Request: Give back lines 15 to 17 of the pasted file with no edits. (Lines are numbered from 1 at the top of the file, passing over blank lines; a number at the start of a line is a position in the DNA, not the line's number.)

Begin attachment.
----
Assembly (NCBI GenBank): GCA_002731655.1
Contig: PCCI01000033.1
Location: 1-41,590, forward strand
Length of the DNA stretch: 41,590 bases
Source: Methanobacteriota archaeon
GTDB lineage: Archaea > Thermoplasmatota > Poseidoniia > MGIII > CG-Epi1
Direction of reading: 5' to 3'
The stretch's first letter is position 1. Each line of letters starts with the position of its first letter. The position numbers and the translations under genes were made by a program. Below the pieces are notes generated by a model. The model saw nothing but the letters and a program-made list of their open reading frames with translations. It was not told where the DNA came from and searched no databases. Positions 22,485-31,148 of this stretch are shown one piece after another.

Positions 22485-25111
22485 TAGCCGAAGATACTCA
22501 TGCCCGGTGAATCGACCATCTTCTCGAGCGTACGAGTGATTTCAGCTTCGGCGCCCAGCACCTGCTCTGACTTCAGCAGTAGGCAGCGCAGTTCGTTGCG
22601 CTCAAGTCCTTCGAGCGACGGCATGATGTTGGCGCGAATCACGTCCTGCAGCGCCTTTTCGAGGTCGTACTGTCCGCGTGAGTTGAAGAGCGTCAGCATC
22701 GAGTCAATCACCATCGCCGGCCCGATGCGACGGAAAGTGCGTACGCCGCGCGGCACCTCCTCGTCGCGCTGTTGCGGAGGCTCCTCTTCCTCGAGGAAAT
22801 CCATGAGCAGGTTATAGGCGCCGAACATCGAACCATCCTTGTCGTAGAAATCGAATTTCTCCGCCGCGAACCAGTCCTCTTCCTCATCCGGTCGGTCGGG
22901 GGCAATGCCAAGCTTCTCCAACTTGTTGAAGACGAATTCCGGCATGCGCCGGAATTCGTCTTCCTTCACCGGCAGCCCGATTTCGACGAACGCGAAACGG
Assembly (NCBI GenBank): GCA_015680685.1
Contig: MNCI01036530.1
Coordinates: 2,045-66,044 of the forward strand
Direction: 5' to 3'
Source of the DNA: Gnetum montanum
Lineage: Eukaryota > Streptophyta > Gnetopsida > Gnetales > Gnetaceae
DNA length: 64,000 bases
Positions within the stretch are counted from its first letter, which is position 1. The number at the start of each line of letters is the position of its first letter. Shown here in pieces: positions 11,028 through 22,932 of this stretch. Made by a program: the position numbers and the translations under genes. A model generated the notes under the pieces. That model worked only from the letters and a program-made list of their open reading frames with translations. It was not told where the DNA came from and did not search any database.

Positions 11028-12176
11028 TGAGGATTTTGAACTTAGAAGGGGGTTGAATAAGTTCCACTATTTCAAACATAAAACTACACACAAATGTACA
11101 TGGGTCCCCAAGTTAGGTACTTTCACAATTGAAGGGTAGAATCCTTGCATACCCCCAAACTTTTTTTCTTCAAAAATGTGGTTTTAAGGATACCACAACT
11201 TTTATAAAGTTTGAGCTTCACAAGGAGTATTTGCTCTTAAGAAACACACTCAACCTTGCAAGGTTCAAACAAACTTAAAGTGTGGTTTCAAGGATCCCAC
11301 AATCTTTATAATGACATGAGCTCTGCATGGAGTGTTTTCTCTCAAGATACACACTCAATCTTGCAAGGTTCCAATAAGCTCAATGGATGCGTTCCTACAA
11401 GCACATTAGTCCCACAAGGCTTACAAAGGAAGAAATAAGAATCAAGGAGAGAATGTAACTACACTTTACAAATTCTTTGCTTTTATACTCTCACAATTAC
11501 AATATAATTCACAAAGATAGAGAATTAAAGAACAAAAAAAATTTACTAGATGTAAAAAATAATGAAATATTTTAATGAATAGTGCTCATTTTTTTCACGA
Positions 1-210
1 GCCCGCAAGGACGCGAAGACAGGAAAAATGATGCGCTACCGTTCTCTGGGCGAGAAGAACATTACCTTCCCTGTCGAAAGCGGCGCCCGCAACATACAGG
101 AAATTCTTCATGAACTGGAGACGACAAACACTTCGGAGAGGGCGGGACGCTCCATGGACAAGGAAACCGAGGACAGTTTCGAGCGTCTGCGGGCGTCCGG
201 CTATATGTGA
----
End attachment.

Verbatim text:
22901 GGCAATGCCAAGCTTCTCCAACTTGTTGAAGACGAATTCCGGCATGCGCCGGAATTCGTCTTCCTTCACCGGCAGCCCGATTTCGACGAACGCGAAACGG
Assembly (NCBI GenBank): GCA_015680685.1
Contig: MNCI01036530.1